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Abstract Title:

Relationship between blood concentrations of heavy metals and cytogenetic and endocrine parameters among subjects involved in cleaning coastal areas affected by the 'Prestige' tanker oil spill.

Abstract Source:

Chemosphere. 2008 Mar;71(3):447-55. Epub 2008 Jan 25. PMID: 18221981

Abstract Author(s):

Beatriz Pérez-Cadahía, Blanca Laffon, Miquel Porta, Anunciación Lafuente, Teresa Cabaleiro, Tomàs López, Ana Caride, José Pumarega, Alejandro Romero, Eduardo Pásaro, Josefina Méndez

Article Affiliation:

Toxicology Unit, University of A Coruña, Edificio de Servicios Centrales de Investigación, Campus Elviña s/n, E-15071 A Coruña, Spain.

Abstract:

The sinking of the 'Prestige' oil tanker in front of the Galician coast (NW of Spain) in November 2002 offered a unique opportunity to analyze intermediate cytogenetic and endocrine effects among people exposed to the complex mixture of substances that oil constitutes, including several toxic heavy metals. In this work we evaluated the relationship between exposure to heavy metals (blood concentrations of aluminium, cadmium, nickel, lead and zinc) and genotoxic parameters (sister chromatid exchanges, micronucleus test and comet assay) or endocrine parameters (plasmatic concentrations of prolactin and cortisol) in subjects exposed to 'Prestige' oil during cleaning tasks developed after the spillage. Concentrations of lead were significantly related to the comet assay even after adjusting by age, sex and smoking. Cortisol concentrations were significantly influenced by aluminium, nickel (both, inversely) and cadmium (positively). Women had clearly higher concentrations of prolactin and cortisol, even when adjusting by age, smoking, cadmium, aluminium or nickel. Plasmatic cortisol was jointly influenced by gender, smoking and aluminium or nickel (all p<0.05). In women there was a strong relationship between concentrations of cadmium and prolactin (beta=0.37, p=0.031). When the effects of cadmium, aluminium and nickel on cortisol were simultaneously assessed, only the latter two metals remained statistically significant. Among parameters analysed, cortisol appeared to be the most sensitive to the effects of metal exposure. Plasma levels of cortisol deserve further evaluation as a potentially relevant biomarker to assess the effects of exposure to heavy metals.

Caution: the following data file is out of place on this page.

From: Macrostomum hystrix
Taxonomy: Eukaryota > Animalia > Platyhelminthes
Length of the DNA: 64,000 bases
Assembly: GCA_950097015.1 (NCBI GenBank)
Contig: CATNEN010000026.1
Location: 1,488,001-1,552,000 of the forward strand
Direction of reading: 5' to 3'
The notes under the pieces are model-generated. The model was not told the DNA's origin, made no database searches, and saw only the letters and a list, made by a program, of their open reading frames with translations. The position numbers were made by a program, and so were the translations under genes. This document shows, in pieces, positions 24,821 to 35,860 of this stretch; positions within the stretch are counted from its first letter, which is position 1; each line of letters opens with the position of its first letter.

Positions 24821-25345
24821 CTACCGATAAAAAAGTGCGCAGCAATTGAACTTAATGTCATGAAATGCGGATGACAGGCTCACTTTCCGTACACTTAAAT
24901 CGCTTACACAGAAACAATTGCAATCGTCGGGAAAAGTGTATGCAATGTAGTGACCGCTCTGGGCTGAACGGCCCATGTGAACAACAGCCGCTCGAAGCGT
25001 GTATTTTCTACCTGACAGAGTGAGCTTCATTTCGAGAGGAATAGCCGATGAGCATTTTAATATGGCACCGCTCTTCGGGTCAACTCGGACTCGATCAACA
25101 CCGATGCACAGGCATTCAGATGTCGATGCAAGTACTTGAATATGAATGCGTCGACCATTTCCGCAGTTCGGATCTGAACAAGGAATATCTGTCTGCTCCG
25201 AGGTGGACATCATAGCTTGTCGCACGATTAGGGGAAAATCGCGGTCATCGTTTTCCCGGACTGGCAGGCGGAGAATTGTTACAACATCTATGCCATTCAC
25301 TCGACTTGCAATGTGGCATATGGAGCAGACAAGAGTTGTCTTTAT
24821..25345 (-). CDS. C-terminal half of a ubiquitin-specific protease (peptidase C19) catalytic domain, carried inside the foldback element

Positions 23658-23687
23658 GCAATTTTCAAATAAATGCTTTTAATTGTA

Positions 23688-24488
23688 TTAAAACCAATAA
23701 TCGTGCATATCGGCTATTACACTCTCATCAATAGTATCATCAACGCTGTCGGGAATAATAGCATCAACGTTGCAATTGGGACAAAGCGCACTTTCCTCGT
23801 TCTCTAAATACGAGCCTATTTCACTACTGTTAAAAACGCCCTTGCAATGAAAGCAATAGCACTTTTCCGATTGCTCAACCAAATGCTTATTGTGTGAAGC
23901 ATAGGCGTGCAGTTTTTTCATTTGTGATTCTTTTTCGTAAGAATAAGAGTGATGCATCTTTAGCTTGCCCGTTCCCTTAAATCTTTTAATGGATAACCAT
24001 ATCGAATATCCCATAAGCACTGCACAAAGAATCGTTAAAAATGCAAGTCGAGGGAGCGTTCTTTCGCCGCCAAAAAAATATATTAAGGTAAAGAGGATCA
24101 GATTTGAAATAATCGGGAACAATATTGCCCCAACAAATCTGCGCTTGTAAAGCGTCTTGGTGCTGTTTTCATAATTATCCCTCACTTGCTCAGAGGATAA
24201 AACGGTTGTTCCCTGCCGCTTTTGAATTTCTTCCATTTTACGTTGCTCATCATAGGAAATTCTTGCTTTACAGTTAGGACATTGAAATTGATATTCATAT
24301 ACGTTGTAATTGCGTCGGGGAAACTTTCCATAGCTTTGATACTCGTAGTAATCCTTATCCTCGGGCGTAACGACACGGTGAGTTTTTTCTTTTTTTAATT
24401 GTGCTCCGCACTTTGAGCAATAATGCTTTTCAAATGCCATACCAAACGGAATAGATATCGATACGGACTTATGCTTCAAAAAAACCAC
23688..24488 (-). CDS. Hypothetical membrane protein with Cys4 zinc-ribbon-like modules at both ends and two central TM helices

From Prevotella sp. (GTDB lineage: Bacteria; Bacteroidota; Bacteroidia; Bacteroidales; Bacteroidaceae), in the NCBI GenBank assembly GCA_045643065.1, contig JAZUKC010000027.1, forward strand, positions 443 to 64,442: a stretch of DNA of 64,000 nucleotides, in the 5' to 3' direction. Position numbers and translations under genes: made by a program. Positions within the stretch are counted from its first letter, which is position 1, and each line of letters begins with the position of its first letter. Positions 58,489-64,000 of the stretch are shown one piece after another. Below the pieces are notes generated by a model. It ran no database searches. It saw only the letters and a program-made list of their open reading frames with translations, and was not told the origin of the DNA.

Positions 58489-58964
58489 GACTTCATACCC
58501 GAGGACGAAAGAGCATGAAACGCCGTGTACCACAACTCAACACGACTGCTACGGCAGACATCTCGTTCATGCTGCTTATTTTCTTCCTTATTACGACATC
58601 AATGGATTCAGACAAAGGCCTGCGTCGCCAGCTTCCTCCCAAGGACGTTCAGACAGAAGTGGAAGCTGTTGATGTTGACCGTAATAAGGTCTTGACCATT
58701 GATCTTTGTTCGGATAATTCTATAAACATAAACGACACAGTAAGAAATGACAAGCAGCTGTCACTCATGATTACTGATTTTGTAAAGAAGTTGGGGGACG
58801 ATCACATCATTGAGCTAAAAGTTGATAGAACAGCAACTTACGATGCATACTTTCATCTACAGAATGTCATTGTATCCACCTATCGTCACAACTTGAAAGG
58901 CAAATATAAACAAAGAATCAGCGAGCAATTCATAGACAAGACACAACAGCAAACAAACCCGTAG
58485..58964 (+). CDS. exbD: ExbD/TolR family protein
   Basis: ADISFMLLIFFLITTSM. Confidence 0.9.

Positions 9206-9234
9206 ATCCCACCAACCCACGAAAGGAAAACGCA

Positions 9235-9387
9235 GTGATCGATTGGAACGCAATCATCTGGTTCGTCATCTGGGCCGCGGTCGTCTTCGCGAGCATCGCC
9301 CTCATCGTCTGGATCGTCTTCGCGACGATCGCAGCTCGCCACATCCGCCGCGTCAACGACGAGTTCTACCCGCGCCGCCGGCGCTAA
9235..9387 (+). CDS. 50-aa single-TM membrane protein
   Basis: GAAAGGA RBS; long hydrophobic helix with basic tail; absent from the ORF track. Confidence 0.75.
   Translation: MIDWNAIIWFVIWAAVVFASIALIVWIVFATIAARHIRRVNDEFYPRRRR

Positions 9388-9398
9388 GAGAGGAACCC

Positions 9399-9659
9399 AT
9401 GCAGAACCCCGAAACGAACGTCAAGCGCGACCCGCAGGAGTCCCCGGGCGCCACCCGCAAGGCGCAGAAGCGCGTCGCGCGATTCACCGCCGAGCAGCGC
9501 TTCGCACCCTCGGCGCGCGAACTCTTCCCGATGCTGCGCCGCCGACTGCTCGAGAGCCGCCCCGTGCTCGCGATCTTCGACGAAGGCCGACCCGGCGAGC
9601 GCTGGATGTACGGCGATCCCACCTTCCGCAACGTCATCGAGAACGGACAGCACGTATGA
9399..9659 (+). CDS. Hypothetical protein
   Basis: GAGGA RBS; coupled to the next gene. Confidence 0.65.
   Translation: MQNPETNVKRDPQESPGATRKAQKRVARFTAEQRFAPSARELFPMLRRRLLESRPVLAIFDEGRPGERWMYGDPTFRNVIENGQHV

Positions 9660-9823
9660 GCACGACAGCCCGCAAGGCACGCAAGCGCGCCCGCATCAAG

Study Type : Human Study
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